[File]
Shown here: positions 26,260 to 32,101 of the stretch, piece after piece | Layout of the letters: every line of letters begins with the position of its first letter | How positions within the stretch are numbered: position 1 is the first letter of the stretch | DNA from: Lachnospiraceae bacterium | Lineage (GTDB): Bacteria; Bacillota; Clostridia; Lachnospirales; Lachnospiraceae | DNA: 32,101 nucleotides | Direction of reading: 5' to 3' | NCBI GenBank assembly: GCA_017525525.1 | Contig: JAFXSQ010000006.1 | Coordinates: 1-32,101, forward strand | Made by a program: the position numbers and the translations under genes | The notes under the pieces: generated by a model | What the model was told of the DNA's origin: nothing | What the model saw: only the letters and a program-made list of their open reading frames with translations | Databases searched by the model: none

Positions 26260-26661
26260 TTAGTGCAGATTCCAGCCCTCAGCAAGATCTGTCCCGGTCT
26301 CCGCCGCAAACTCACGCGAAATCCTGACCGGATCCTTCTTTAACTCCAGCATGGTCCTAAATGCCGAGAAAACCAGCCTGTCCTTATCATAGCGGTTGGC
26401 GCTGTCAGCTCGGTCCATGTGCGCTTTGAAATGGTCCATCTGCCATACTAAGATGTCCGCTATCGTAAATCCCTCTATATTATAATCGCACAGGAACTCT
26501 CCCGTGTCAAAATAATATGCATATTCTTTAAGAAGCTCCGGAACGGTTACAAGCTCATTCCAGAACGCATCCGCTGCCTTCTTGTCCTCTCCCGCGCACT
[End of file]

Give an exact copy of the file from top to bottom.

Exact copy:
Shown here: positions 26,260 to 32,101 of the stretch, piece after piece | Layout of the letters: every line of letters begins with the position of its first letter | How positions within the stretch are numbered: position 1 is the first letter of the stretch | DNA from: Lachnospiraceae bacterium | Lineage (GTDB): Bacteria; Bacillota; Clostridia; Lachnospirales; Lachnospiraceae | DNA: 32,101 nucleotides | Direction of reading: 5' to 3' | NCBI GenBank assembly: GCA_017525525.1 | Contig: JAFXSQ010000006.1 | Coordinates: 1-32,101, forward strand | Made by a program: the position numbers and the translations under genes | The notes under the pieces: generated by a model | What the model was told of the DNA's origin: nothing | What the model saw: only the letters and a program-made list of their open reading frames with translations | Databases searched by the model: none

Positions 26260-26661
26260 TTAGTGCAGATTCCAGCCCTCAGCAAGATCTGTCCCGGTCT
26301 CCGCCGCAAACTCACGCGAAATCCTGACCGGATCCTTCTTTAACTCCAGCATGGTCCTAAATGCCGAGAAAACCAGCCTGTCCTTATCATAGCGGTTGGC
26401 GCTGTCAGCTCGGTCCATGTGCGCTTTGAAATGGTCCATCTGCCATACTAAGATGTCCGCTATCGTAAATCCCTCTATATTATAATCGCACAGGAACTCT
26501 CCCGTGTCAAAATAATATGCATATTCTTTAAGAAGCTCCGGAACGGTTACAAGCTCATTCCAGAACGCATCCGCTGCCTTCTTGTCCTCTCCCGCGCACT